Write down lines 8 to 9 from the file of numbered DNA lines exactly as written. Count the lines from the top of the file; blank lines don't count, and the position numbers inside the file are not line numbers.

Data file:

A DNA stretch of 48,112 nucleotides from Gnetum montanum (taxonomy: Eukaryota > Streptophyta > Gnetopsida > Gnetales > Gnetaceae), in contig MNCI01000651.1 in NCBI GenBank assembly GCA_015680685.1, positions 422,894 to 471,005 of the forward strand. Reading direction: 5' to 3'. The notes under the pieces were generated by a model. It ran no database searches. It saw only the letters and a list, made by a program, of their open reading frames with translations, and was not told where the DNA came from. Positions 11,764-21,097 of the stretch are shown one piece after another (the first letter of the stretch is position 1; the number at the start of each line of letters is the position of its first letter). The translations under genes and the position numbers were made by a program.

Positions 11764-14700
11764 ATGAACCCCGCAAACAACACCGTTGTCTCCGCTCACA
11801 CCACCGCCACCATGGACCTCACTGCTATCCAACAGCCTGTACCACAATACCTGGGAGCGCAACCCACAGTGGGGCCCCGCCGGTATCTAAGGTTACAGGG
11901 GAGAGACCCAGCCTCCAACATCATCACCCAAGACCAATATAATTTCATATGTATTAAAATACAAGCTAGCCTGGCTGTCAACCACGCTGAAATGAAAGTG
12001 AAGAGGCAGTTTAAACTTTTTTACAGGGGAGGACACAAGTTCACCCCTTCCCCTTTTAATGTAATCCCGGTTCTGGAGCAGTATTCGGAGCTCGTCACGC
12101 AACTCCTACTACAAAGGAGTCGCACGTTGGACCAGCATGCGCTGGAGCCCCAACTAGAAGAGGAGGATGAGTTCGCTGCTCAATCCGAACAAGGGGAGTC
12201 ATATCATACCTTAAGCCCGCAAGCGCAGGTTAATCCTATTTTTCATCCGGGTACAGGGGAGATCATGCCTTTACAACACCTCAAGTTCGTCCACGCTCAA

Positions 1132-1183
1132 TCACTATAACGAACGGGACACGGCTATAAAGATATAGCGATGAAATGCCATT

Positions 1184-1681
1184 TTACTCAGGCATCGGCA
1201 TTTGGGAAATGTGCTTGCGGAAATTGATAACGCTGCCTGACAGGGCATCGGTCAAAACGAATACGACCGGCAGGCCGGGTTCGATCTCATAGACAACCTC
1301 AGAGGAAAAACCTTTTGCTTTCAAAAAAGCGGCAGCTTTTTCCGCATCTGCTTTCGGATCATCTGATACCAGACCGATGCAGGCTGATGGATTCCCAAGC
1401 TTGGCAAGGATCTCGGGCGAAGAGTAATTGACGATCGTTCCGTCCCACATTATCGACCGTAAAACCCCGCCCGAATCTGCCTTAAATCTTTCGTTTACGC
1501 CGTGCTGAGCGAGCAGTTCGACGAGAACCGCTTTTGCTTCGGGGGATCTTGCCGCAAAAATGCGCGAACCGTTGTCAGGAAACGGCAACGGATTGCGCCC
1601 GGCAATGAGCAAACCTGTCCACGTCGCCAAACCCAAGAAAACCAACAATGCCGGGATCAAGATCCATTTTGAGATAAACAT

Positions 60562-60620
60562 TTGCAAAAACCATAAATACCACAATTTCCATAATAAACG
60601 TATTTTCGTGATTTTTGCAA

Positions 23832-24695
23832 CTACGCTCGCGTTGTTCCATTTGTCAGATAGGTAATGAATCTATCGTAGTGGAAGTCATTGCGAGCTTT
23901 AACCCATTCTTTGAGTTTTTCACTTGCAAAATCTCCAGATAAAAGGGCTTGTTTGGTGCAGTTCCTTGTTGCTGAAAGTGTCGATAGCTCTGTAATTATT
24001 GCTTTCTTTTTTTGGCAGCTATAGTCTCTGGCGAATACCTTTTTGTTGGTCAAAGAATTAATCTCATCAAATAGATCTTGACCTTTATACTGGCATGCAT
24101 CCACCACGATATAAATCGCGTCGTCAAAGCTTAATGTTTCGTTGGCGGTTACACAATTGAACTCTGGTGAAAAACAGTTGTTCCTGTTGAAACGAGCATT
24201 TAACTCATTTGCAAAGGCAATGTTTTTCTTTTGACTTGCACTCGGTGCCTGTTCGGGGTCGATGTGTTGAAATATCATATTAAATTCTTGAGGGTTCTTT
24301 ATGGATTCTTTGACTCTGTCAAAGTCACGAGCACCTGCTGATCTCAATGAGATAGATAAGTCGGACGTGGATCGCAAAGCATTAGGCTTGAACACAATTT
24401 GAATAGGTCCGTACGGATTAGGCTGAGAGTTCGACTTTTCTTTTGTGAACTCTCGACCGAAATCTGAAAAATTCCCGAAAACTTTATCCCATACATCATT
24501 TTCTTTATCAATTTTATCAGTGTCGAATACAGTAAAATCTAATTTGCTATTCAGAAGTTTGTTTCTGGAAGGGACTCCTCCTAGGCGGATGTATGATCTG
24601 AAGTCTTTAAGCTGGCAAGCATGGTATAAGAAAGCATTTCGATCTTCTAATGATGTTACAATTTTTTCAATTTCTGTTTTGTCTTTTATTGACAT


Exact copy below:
12201 ATATCATACCTTAAGCCCGCAAGCGCAGGTTAATCCTATTTTTCATCCGGGTACAGGGGAGATCATGCCTTTACAACACCTCAAGTTCGTCCACGCTCAA

Positions 1132-1183